In the current study, we have purified C3PO as an activator of hAgo2-RISC activity from HeLa extract by chromatographic fractionation. Although many nucleases exist in the crude extract, only C3PO possesses this robust RISC-activation activity. Thus, the unbiased biochemical purification underscores the specific role of C3PO as a key activator of human RISC. Furthermore, we have reconstituted for the first time duplex siRNA-initiated human RISC activity using recombinant Ago2 and C3PO proteins in the absence of Dicer-TRBP complex. It should be noted that more robust RISC activity was obtained with nickel purified hAgo2 than with highly purified hAgo2 recombinant protein following chromatographic purification. Recent studies have implicated heat shock proteins as the molecular chaperones for Ago folding and siRNA loading41–43
. Thus, the nickel-purified hAgo2 preparation might contain insect cell-derived heat shock proteins that could promote hAgo2-RISC activity, but were removed by chromatography. Nevertheless, our previous and current studies establish that C3PO plays an evolutionarily conserved role in Drosophila
and human RISC activation17
Our studies highlight important differences between the fly and human RISC systems. A notable distinction is that hAgo2, but not dAgo2, can be efficiently programmed by ssRNA, such as 21-nt ss-siRNA or 60-nt pre-miRNA, into active minimal RISC. Moreover, Dcr-2-R2D2 complex is absolutely required for recruiting duplex siRNA to dAgo2 for Drosophila
. Recombinant Dcr-2-R2D2 and dAgo2 are sufficient to reconstitute the core RISC activity that is greatly enhanced by dC3PO17
. However, in the absence of Dicer-TRBP complex, recombinant hAgo2 can directly interact with duplex siRNA and function together with hC3PO to reconstitute human RISC activity in the absence of Dicer-TRBP complex. These key differences can be attributed to the unique characteristic of Drosophila
Ago2 as all four human Ago proteins are more homologous to fly Ago1 than Ago223
It has been established that Ago2-mediated passenger cleavage plays a critical role in RISC activation in flies, fungi, and humans14–16,18,23
. The RISC-enhancing activity of C3PO depends on the slicer activity of dAgo2 when using a duplex siRNA-unwinding assay to monitor Drosophila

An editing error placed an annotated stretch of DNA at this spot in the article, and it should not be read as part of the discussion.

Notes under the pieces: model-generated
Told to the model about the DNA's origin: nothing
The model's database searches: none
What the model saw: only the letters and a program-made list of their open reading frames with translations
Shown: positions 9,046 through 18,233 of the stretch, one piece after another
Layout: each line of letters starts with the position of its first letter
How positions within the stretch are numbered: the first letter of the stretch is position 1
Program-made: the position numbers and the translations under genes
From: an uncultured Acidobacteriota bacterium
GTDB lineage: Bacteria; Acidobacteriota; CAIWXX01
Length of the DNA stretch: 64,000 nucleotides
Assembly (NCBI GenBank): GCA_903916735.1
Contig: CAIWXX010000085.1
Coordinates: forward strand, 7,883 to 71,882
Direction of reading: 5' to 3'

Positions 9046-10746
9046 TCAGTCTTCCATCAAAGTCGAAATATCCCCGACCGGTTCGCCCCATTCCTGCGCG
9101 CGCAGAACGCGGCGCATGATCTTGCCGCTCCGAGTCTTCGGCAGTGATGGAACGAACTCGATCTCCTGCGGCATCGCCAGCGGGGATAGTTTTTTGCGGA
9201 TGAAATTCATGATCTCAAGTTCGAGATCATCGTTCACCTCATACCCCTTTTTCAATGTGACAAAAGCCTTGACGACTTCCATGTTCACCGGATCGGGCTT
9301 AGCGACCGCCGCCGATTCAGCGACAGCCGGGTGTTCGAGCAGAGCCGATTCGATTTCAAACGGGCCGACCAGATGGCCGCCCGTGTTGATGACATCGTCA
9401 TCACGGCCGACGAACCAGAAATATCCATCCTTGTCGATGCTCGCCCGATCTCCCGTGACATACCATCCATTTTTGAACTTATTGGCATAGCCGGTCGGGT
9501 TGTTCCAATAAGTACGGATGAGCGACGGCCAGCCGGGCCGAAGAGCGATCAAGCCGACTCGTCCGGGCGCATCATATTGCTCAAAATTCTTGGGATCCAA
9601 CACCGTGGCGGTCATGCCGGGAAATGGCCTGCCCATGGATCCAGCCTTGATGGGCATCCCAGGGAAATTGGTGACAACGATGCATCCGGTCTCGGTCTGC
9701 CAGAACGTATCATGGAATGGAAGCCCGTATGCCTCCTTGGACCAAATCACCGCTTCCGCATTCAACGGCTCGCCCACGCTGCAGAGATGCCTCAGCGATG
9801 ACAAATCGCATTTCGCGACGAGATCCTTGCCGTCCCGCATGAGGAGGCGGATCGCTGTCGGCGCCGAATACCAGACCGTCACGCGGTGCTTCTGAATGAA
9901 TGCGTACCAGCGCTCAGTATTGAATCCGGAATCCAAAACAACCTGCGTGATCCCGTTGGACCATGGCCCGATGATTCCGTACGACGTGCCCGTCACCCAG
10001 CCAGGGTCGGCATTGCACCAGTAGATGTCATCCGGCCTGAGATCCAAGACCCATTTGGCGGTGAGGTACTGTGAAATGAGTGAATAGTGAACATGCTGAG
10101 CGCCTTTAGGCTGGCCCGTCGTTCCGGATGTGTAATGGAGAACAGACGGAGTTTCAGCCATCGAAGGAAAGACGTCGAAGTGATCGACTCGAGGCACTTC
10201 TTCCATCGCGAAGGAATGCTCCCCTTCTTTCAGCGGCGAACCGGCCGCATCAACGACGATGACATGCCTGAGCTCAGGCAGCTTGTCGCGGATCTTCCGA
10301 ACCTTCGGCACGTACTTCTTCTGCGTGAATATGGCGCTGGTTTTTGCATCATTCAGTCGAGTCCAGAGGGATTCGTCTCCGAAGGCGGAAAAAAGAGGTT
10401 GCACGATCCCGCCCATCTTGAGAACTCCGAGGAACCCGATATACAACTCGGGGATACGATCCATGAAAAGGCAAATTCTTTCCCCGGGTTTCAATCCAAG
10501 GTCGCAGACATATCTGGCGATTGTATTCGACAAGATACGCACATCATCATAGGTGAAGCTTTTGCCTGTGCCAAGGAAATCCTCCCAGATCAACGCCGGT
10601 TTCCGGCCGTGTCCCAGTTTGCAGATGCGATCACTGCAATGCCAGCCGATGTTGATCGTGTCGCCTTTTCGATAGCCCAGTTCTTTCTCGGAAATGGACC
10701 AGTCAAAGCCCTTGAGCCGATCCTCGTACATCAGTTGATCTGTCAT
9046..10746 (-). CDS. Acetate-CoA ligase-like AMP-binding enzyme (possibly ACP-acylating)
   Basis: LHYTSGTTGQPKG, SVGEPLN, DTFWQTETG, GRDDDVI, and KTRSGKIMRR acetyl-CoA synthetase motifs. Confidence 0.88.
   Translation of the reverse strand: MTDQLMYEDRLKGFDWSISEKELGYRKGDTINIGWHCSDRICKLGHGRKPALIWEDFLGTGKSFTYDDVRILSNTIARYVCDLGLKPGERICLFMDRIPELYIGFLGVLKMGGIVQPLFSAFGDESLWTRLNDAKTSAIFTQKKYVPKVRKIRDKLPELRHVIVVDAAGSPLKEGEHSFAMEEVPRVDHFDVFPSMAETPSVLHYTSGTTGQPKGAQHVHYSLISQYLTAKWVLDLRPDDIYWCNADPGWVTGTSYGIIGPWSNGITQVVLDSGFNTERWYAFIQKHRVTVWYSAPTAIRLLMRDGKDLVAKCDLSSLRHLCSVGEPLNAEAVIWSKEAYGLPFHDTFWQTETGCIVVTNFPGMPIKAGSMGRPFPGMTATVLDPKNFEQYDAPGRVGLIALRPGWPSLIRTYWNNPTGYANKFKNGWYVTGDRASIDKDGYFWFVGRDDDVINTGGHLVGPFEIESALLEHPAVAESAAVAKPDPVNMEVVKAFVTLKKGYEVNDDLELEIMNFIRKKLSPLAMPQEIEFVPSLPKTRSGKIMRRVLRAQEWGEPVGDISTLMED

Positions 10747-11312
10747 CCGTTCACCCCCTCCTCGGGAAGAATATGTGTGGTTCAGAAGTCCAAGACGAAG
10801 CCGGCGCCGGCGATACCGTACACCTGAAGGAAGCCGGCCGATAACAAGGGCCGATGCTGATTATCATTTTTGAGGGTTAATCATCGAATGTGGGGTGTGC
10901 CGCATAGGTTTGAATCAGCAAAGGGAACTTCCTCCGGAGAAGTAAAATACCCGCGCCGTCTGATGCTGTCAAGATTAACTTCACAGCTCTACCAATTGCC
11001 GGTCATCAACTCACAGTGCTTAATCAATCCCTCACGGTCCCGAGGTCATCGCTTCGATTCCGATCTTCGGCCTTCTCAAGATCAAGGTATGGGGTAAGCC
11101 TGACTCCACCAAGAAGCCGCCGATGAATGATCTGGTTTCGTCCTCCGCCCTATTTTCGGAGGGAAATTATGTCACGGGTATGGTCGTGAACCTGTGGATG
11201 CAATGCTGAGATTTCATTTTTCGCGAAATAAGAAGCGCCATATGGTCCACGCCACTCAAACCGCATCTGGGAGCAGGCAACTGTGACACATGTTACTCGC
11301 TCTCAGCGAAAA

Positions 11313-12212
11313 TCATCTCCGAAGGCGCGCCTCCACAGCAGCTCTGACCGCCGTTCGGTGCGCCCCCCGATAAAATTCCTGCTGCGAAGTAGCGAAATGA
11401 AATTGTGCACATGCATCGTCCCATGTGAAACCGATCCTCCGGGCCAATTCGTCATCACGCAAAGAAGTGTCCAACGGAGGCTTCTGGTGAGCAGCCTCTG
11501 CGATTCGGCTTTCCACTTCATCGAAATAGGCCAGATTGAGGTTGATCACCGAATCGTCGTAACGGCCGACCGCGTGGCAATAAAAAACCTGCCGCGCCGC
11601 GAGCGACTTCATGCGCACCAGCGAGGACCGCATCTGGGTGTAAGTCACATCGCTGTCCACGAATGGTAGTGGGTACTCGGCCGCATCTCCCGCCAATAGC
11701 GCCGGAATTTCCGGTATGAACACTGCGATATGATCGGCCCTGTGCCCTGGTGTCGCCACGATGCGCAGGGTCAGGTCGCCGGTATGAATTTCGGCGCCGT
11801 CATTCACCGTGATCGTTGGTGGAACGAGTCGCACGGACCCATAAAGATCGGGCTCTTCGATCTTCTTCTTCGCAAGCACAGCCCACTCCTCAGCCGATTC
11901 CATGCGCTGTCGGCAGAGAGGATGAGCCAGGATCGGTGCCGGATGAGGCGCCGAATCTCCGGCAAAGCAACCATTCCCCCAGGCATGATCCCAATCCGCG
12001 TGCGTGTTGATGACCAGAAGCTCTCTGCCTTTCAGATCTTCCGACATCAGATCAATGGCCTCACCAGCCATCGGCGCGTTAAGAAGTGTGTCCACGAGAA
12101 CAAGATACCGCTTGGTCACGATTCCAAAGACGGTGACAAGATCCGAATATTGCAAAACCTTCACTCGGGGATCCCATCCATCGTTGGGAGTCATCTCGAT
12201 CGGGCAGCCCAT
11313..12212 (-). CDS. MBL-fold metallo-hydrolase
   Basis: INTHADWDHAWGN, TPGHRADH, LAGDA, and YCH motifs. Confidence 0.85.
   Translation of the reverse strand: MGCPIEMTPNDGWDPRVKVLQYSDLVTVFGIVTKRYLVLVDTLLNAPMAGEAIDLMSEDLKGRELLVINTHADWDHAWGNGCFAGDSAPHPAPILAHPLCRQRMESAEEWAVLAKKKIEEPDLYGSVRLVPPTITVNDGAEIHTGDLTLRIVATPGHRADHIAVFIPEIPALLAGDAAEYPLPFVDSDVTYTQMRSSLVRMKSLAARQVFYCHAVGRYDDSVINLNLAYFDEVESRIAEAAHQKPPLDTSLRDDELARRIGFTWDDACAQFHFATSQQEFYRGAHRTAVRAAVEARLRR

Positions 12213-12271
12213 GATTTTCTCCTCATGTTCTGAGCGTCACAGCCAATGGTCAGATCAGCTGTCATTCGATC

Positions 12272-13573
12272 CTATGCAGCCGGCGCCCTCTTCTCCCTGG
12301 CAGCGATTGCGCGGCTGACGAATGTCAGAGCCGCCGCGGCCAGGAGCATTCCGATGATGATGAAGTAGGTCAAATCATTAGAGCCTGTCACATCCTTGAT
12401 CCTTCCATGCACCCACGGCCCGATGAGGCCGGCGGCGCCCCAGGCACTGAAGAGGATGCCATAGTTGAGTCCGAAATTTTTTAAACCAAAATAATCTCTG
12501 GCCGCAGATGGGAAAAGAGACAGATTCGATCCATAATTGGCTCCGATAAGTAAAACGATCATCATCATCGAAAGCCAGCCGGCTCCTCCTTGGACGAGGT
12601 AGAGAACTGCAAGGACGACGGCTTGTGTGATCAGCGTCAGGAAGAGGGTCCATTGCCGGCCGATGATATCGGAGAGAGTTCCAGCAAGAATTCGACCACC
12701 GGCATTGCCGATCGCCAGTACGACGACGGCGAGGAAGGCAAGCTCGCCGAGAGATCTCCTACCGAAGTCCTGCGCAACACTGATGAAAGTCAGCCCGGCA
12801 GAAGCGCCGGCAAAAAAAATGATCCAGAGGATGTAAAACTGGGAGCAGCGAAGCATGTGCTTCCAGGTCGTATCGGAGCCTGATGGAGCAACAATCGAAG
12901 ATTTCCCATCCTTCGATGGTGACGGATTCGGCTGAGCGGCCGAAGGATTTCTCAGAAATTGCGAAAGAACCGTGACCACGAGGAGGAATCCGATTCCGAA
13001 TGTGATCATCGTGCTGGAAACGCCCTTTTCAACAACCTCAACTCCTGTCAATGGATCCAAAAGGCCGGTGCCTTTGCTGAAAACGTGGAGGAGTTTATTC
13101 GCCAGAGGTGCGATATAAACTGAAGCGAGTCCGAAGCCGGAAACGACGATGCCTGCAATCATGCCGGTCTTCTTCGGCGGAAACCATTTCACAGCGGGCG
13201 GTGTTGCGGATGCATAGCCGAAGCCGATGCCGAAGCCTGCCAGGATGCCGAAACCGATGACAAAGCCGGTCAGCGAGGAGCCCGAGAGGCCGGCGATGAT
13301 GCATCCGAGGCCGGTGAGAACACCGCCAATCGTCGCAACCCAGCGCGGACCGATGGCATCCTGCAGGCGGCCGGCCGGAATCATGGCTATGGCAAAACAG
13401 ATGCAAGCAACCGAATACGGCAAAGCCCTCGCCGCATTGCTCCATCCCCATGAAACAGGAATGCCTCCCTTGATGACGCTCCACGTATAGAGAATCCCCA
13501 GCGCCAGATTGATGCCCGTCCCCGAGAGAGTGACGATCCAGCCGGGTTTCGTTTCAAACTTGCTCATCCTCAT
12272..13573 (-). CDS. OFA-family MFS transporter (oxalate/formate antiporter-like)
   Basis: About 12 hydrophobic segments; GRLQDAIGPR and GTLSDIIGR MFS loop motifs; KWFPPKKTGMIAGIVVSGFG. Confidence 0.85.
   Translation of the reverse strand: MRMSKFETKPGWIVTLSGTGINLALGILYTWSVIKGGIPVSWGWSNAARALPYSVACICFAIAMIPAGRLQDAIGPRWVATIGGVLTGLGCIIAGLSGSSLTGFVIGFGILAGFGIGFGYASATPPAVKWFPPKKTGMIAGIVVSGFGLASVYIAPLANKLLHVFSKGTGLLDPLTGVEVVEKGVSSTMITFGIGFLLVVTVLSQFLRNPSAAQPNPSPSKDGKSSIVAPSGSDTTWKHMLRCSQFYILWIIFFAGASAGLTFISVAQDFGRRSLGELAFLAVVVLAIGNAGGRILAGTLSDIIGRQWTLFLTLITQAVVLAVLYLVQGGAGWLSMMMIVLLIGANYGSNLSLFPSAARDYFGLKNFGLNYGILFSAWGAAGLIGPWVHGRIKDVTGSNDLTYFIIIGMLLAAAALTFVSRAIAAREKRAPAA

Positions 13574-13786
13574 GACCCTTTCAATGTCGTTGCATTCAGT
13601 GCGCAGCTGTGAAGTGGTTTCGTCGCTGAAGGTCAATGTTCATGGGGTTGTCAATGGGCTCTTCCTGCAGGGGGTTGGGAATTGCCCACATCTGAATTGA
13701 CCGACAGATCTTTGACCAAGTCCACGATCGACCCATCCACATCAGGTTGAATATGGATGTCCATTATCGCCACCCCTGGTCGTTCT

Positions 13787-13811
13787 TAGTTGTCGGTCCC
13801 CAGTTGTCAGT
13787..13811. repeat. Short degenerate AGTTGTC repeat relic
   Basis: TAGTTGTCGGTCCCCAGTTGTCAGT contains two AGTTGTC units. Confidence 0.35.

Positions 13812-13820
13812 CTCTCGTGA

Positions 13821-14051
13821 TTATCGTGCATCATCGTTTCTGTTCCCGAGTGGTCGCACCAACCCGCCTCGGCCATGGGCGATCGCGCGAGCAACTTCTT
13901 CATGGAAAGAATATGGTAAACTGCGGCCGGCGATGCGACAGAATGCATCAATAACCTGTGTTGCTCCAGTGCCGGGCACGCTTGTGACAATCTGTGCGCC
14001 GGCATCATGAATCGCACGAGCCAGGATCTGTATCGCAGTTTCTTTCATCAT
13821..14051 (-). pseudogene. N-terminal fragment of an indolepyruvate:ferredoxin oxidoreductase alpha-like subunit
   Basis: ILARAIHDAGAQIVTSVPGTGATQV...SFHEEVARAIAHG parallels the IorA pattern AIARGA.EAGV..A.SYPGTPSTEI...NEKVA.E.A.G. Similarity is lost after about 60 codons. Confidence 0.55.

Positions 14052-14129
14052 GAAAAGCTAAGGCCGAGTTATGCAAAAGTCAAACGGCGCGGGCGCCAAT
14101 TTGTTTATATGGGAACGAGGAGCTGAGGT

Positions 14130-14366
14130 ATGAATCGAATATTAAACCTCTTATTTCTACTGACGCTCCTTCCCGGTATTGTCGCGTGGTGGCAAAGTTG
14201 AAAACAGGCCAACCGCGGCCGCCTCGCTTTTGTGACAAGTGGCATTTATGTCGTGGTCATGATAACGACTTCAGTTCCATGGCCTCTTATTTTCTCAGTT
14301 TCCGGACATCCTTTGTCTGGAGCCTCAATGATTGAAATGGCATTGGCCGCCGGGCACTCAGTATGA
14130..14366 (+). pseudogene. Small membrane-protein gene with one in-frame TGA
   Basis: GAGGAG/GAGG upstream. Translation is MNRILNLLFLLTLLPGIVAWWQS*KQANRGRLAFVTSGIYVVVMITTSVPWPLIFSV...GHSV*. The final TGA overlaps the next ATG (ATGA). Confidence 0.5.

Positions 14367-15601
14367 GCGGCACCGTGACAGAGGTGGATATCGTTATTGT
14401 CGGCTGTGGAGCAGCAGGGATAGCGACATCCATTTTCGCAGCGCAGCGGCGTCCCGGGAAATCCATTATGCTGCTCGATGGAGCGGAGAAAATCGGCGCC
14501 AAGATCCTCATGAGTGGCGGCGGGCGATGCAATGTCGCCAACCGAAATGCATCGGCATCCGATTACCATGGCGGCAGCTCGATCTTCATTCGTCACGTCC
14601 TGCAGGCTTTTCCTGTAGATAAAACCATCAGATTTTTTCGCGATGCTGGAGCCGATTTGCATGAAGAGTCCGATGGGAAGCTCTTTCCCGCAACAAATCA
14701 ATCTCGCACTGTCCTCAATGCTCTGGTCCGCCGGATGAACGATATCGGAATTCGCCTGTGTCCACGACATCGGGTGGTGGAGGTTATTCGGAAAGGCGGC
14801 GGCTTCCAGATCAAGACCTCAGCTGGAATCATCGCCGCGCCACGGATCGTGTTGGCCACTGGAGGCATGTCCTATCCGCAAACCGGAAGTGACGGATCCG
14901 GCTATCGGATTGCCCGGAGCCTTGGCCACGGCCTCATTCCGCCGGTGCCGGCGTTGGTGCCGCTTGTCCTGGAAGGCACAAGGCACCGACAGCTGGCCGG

. In both fly and human systems, the intrinsic RNase activity of C3PO is required for its ability to activate RISC17
. Moreover, we observed inefficient RISC assembly accompanied with increased stabilities of passenger strand fragments in C3PO-deficient fly ovary extract, 17
. Here we showed that human C3PO was required for the nicked duplex siRNA-initiated hAgo2-RISC activity. Thus, the removal of Ago2-nicked passenger strand is not a spontaneous process, but requires active assistance from C3PO. Together, our studies support a Dicer-independent mechanism for human RISC activation: 1) hAgo2 directly binds to duplex siRNA, and nicks the passenger strand; 2) hC3PO activates RISC by degrading hAgo2-nicked passenger strand. This Dicer-independent mechanism may represent a more general model for RISC activation in diverse eukaryotes.
Our structural based mutagenesis studies of C3PO identify four catalytic residues (E126, E129, D193 and E197 of human TRAX) and several key residues (K68 and R200 of TRAX and R192 of Translin) that are critical for binding ssRNA at the catalytic center. The nucleotide binding groove of hC3PO is located at an interface between TRAX and Translin, with residues from both subunits participate in RNA binding and/or catalysis. This also explains why the asymmetric spatial arrangement of TRAX and Translin subunits is critical for C3PO’s function.
Both RNA-binding and catalytic residues of C3PO are located inside the football-shaped barrel, suggesting that C3PO may cleave ssRNA at its hollow interior (maximal height 70 Å and diameter 40 Å). However, it is difficult to envision how C3PO recruits ssRNA to the interior of a largely enclosed barrel. An alternative hypothesis is that active C3PO is a tetramer (3 Translin + 1 TRAX). This possibility is less likely because C3PO exists and binds ssRNA as an octamer. Previous studies have shown that Translin also binds ssDNA as an octamer. Notably, a point mutation of Drosophila
Translin results in a tetrameric form lacking ssDNA-binding activity44
. It is possible that the oligomeric state of C3PO is more dynamic in solution than in the crystal. C3PO may transiently adopt a tetrameric conformation to contact ssRNA initially, and the nucleotide binding may stabilize the octamer conformation that is required for RNA cleavage.
Previous studies suggest that the interaction between Ago and RNA is a highly dynamic process associated with large conformational changes in both components45–48
: 1) duplex siRNA is loaded onto Ago2; 2) Ago2-nicked passenger strand has to be removed to activate RISC; 3) target mRNA then comes in to form a duplex with the guide strand; 4) the sliced mRNA products need to dissociate in order for RISC to cleave another target. Therefore, the nicked duplex siRNA is not all deeply buried within Ago2 at all time, and parts of it are accessible to other regulatory factors. We think it is unlikely that the entire nicked duplex siRNA is transferred from Ago2 to the interior of C3PO, where the passenger fragments are degraded and the guide strand is transported back to Ago2. We prefer a model that the guide strand remains bound to Ago2, while the passenger fragments are transferred to the active site of C3PO to be degraded. It is possible that the dissociation and degradation of passenger fragments are closely coupled and jointly promoted by C3PO and Ago2. It will be exciting and challenging for future studies, including structural determination of C3PO-RNA complexes, to unravel the precise mechanism of this dynamic process.